Autism and Family Relationships
Having a child with autism affects the entire family. Here's how to anticipate 5 common family issues, cope with them, and thrive.
Alison Singer's days became a blur eight years ago when her daughter Jodie,
now nearly 11, was diagnosed with autism.
Singer left the workforce temporarily and focused on her daughter. "I set up
the home program -- 40 hours a week of applied behavioral analysis therapy,"
says Singer, referring to a common autism
treatment. There were appointments for evaluations to schedule -- and then
get to -- and numerous decisions to make. "Your life becomes dominated by
autism," Singer remembers. "I used to call myself the CEO of Jodie, Inc."
Fast forward eight years. Singer -- who with her husband Dan also has an
8-and-a-half-year-old daughter, Lauren -- is now the executive vice president
of Autism Speaks, an advocacy group. She knows that autism and family
relationships are intertwined. Setting up the appointments and therapy sessions
is just part of the story for a family affected by autism. A diagnosis of
autism changes family relationships and dynamics in ways Singer and other
parents could never imagine until it happened to them.
Autism and Family Relationships
Autism has been termed an epidemic. It's "actually a family epidemic,"
according to Cecelia McCarton, MD, founder of The McCarton School and the
McCarton Center for Developmental Pediatrics in New York. "The ripple effect
that happens when you have an autistic child," she says, "is astronomical in
terms of family dynamics."
Parents, siblings, grandparents, and extended family members are all
affected by autism, McCarton says. And while the dynamics vary from family to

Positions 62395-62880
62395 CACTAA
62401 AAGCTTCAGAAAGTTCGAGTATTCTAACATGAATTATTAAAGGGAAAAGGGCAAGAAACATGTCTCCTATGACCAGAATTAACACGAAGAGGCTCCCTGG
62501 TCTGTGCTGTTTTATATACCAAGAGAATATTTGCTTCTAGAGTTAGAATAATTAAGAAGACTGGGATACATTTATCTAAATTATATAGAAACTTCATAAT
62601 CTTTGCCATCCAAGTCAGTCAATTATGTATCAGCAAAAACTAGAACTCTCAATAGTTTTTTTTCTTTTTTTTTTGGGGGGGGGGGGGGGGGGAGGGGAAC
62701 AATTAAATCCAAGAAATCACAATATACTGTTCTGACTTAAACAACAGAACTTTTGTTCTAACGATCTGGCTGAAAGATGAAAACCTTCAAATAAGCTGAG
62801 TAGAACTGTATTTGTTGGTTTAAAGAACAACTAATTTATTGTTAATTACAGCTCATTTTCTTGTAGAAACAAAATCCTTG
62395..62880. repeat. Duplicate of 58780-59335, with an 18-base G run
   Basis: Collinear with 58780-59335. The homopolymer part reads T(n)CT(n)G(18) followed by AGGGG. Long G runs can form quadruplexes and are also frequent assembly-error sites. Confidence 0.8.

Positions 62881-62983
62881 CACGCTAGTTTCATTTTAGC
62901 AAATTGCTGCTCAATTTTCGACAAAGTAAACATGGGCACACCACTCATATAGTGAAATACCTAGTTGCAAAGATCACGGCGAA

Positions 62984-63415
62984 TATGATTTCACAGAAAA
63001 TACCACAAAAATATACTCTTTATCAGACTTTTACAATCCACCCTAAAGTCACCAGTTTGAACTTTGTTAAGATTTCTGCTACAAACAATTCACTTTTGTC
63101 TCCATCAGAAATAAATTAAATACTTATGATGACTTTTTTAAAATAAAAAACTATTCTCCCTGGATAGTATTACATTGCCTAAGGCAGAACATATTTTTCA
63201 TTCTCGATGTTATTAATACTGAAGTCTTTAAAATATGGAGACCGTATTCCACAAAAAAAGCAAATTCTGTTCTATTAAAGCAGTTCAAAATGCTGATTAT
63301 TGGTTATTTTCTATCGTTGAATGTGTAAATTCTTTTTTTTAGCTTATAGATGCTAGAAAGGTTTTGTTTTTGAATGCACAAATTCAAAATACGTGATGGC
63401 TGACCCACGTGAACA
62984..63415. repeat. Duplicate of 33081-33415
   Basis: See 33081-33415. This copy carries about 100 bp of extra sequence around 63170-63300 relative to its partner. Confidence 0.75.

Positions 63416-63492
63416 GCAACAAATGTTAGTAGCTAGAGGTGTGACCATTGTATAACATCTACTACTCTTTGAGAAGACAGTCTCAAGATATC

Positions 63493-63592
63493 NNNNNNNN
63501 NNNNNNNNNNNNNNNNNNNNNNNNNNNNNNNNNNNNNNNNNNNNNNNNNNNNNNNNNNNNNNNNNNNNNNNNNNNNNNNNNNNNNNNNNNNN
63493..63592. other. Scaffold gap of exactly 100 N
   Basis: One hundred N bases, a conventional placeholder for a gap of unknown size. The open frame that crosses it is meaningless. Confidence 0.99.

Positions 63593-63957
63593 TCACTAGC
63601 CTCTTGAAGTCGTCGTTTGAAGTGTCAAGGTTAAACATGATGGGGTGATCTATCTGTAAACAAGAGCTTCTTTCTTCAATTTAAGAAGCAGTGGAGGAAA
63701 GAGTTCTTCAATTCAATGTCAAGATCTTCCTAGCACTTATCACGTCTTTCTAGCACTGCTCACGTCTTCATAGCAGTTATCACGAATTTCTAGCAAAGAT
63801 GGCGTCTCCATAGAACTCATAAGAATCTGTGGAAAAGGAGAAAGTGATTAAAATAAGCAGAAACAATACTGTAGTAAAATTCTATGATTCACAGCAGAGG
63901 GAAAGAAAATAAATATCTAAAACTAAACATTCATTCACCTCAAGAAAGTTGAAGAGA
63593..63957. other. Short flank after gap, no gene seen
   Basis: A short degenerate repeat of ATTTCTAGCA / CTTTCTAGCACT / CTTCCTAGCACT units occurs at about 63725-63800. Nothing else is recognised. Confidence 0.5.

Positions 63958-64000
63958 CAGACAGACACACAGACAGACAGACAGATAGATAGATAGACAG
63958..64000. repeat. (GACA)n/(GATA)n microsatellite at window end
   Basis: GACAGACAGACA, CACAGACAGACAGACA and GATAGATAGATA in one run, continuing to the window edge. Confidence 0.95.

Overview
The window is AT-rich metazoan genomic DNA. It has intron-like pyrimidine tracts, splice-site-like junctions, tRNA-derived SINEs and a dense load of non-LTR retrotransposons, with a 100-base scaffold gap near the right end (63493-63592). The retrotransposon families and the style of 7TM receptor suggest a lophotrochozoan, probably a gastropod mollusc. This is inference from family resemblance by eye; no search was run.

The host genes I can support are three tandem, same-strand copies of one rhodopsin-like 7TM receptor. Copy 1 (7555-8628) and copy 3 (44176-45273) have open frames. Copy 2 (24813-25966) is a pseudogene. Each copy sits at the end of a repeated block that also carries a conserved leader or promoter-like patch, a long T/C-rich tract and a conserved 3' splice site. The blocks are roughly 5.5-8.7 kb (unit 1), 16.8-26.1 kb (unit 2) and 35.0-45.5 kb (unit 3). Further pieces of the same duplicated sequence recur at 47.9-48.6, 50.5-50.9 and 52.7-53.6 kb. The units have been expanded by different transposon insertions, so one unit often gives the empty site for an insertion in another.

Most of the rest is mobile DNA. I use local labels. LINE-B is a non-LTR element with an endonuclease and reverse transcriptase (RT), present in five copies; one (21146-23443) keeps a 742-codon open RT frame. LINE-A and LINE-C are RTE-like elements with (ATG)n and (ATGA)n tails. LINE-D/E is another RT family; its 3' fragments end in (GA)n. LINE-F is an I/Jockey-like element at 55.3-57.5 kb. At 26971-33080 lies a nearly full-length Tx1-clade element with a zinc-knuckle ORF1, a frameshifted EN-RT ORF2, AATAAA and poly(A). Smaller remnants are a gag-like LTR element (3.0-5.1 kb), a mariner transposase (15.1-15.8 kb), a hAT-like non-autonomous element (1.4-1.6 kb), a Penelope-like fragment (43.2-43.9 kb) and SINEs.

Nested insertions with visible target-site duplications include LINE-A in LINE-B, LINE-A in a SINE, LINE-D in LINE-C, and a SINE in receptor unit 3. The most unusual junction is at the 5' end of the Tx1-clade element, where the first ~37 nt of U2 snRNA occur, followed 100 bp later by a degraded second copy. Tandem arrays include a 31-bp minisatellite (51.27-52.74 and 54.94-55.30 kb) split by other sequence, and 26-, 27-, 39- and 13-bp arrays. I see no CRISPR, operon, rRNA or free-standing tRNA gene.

family, experts -- both health professionals and parents of children with
autism -- tell WebMD that five main areas of family functioning are commonly
affected. The degree of challenge may vary depending on the severity of the
autism, but the autism-related issues that families have to deal with are
similar -- whether a child is severely affected or has high-functioning
Autism and the Family: Issue 1 -- Adjusting Parental Expectations
"After a diagnosis of autism, parents' expectations change," says Patricia
Wright, PhD, MPH. Wright is national director of autism services for Easter
Seals. Experts says that some of these expectations may not have even been
verbalized, although they were in the back of parents' minds. For instance,
most parents naturally expect their child to go to college or to pursue a
"It's not what you thought your life would be like," says Kathleen Patrick.
Patrick is vice president of services for Easter Seals New Jersey. Her son,
Adam Martin, 11, has an autism
spectrum disorder known as pervasive developmental disorder -- not
otherwise specified (PDD-NOS). Her other son, Mark Martin, 9, is developing
Patrick took solace from an essay titled "Welcome to Holland" written by
Emily Perl Kingsley, a mother of a disabled child. Kingsley compares the
experience of finding out a child is disabled to planning a vacation trip to
Italy, then finding out you're actually going to Holland.
It's not horrible, just different, Kingsley writes. She suggests that if you
spend your life mourning the lost trip to Italy you will never enjoy the
special qualities of Holland. After you're there a bit, she says, you notice
the charm --tulips, windmills, Rembrandts.